The controversial Italian company Hacking Team, which sells surveillance software targeting computers and mobile phones, has been criticized by privacy advocates for having done business with authoritarian regimes such as Sudan, Bahrain, and Saudi Arabia.
But as a 400 gigabyte leak of the company's internal documents revealed on Monday, the Danish National Police (Rigspolitiet) is also on the list of the company's clientele, according to Danish newspaper Information.
The Danish National Police purchase was made through the US-Israeli company NICE, which is a supplier of Hacking Team's products.
The documents confirm that the Danish National Police paid around 4.2 million kroner for a piece of software, called Remote Control System, that will allow them to infect the computers and/or mobile phones of individuals, allowing the police complete access to a person's digital life.
Among the leaked documents were user manuals detailing how the Hacking Team software can be used to go through an infected computer's emails, pictures, and other files. It would also allow the police to grab webcam footage and audio recordings from the person sitting in front of their computer without their knowledge.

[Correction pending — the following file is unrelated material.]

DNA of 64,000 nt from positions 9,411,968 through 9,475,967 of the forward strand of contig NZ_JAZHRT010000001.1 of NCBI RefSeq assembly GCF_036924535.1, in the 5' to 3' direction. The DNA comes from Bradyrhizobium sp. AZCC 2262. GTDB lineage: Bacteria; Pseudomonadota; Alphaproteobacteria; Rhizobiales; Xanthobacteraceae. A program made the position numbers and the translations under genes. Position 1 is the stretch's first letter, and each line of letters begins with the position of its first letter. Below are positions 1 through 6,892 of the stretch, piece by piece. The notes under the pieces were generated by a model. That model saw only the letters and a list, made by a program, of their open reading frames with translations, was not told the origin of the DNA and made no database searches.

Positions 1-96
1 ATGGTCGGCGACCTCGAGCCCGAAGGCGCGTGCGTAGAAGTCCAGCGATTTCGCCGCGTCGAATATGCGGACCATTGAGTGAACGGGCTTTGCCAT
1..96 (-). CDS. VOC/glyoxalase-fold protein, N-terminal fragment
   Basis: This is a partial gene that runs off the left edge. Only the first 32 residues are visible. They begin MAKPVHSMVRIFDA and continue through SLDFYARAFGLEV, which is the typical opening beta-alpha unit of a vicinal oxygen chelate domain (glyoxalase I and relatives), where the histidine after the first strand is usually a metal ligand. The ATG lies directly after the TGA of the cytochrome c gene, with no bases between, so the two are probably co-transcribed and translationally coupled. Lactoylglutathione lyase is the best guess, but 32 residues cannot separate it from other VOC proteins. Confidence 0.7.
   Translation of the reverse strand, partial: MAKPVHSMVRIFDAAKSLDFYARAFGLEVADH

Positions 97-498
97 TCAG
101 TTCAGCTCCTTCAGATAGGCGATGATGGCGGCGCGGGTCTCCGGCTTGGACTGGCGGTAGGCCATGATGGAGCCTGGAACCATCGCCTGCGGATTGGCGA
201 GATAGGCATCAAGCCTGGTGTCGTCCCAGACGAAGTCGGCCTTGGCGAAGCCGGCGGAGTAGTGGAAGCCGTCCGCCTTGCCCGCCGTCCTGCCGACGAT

“You can compare it to a person constantly looking over your shoulder,” IT security expert Claudio Guarnieri explained to Information.
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The Danish National Police have confirmed that they have made the deal with NICE, but told Information that the software will not be used to inflitrate the computers and phones of people in Denmark without a court order. Chief of Police Svend Larsen was hesitant to comment on the information revealed in the leaks.
“All the material that you now have is deeply, deeply confidential. Our stance is that it falls under classified business that we do not want to discuss with Information. The more criminals know about our capacity, the easier it becomes for them to bypass us,” Larsen told the newspaper.
The head of Denmark's National Cyber Crime Centre, Kim Aarenstrup, echoed Larsen's sentiments.
“I cannot comment on any aspect of this type of technology. If we say anything, it is the same as warning paedophiles and other criminals,” Aarenstrup told the Danish IT news site Version2.
Edin Omanovic from the NGO Privacy International is sceptical of the police's decision to support Hacking Team by buying their software.
“Hacking Team has shown that they do not have the means to regulate themselves and that they put profits over ethics. We should definitely raise questions about European authorities that do business with companies that also sell their products to oppressive regimes that regularly target activists, civil society, and journalists,” Omanovic said in a comment to Information.
The Danish National Police may not have been Hacking Team's only customers in Denmark. One of the leaked documents released by WikiLeaks includes an inquiry from a representative from the Danish Defence Intelligence Service (Forsvarets Efterretningstjeneste - DDIS).